SAP BPM does not support the converging nature of the inclusive gateway: SAP BPM does not offer a merging gateway that would – at runtime – wait until all previously split process paths are completed before the process continues.




When the process reaches an inclusive gateway at runtime, all non-default conditions are evaluated. For each condition that is true at runtime, a new split process path is created.

If no condition is true, the default gate will be triggered.

Let’s have a look at our example again – check the modelled conditions:



When the runtime reaches the inclusive gateway in the process, it will check whether the data object contains the values ‘IT’, ‘ES’ and ‘DE’. For each valid condition, a new parallel process path and the according activity is created. Here are concrete examples to make this clearer:


Data Object Result
{IT} One process path is taken, one activity ‘Translate to Italian’ is created
{IT,DE} Two parallel process paths are taken, two activities are created (‘Translate to Italian’ and ‘Translate to German’)
{IT,ES,DE} Three parallel process paths are taken, three activities are created (‘Translate to Italian’, ’Translate to Spanish’ and ‘Translate to German’)
{EN, RU} The default process path is taken, the activity ‘No Translation necessary’ is created


As long as only one process path is taken, it is clear how the process continues along its modelled path. But what happens when parallel paths are taken? How will they be merged?

As SAP BPM does currently not support inclusive gateways for converging, the answer is simple: The parallel paths will never be merged. All three parallel paths continue to run until they reach the end of the process.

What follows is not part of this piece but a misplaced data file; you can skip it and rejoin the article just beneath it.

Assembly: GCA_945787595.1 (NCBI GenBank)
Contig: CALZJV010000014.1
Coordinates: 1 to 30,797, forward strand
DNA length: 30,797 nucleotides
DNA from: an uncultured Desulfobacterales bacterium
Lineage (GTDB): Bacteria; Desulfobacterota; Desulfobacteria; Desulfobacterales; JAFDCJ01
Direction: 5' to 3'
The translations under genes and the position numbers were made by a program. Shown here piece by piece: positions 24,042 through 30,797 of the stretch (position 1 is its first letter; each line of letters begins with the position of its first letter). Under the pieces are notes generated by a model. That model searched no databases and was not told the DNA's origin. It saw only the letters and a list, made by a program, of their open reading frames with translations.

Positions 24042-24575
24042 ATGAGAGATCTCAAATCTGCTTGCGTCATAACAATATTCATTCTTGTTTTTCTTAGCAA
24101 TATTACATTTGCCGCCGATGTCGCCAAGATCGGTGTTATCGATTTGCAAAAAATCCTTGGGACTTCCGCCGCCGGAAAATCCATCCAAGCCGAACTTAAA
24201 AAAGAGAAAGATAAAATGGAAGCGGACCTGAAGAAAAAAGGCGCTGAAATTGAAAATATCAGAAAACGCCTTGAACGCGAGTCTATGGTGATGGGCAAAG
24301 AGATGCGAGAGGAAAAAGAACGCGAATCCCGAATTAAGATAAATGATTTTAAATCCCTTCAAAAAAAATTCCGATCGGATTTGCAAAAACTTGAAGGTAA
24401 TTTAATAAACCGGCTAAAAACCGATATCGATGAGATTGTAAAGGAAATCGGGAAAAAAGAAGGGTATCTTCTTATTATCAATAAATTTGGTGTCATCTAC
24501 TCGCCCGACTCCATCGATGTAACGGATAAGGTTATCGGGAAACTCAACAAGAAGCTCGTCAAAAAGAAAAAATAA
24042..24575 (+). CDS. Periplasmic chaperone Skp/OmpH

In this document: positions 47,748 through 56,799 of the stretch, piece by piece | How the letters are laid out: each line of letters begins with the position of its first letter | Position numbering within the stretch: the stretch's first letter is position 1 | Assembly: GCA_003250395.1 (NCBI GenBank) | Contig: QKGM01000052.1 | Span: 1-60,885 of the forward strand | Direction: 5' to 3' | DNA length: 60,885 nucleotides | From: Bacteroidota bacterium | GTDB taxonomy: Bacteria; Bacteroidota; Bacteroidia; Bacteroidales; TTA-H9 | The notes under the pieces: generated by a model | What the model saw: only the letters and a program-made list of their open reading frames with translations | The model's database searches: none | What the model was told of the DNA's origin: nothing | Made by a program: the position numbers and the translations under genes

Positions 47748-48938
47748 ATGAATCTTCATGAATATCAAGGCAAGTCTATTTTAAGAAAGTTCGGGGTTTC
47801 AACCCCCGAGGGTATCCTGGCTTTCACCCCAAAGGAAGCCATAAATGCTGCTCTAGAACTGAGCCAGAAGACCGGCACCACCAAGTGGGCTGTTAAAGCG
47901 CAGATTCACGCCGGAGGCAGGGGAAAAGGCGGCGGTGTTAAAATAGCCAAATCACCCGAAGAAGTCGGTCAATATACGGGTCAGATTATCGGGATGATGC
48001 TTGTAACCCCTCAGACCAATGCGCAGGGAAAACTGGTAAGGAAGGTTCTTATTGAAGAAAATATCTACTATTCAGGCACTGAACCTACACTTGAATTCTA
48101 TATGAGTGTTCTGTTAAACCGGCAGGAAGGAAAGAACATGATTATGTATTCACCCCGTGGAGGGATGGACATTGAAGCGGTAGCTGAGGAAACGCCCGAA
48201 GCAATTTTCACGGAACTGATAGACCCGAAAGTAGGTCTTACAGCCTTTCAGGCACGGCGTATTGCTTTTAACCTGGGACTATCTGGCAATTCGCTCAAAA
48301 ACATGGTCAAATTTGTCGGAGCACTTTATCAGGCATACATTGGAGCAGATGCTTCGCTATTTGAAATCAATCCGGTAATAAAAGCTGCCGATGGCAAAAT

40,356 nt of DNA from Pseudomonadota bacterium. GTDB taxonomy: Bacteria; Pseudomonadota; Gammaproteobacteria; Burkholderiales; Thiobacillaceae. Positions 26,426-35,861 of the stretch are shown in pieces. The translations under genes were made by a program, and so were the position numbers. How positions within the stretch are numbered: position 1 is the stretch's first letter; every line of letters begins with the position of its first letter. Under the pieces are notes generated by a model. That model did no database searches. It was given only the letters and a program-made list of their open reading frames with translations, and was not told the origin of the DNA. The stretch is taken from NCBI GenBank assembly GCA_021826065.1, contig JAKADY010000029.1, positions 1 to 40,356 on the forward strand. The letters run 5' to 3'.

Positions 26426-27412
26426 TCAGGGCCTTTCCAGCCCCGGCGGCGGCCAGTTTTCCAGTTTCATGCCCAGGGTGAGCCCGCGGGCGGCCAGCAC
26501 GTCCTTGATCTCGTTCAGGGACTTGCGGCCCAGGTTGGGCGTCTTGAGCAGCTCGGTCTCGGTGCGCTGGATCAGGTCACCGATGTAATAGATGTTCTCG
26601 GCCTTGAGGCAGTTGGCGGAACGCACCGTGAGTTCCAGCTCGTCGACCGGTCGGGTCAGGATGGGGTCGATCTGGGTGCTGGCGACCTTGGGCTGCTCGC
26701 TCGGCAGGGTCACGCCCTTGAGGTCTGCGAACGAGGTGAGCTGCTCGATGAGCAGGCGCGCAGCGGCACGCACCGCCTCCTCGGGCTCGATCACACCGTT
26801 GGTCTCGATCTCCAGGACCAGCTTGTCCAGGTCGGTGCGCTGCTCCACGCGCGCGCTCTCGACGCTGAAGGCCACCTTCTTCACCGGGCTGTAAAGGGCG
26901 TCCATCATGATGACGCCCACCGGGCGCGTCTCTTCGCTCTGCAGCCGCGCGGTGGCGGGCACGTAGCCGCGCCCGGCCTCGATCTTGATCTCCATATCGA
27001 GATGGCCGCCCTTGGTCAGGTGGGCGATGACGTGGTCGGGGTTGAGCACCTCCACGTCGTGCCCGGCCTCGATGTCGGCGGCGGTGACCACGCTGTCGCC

Take the third example from the table – three parallel process paths are created out of the inclusive gateway, and three activities are started. Now – after the activity ‘Translate to Italian’ is finished, the next activity ‘Start Rollout of translated text’ is started directly. There is no waiting for the finalization of the other parallel process paths. Instead, when the activity ‘Translate to Spanish’ is finished, another instance of the activity ‘Start Rollout of translated text’ is started. After finalizing the activity ‘Translate to German’, a third instance of the activity ‘Start Rollout of translated text’ is started. There are now three instances of the activity ‘Start Rollout of translated text’, thus it will be executed by the runtime three times.


Workflow Patterns


With the introduction of the inclusive gateway, SAP BPM can now support a few more workflow patterns, like the ones below:



The inclusive gateway splits up a process into parallel process paths that run into separate process end events.





The inclusive gateway splits up a process into parallel paths that are merged via an uncontrolled merge.


Important to note: As SAP BPM does not support the converging nature of the inclusive gateway, patterns like the workflow pattern no. 7 (shown below) - where the inclusive gateway merges paths -

cannot be supported:





You have now learned how to model SAP BPM processes with inclusive gateways and define conditions for them. You have also seen how the inclusive gateway behaves at runtime – and which workflow patterns can now be supported using it. Enjoy modeling your inclusive gateway!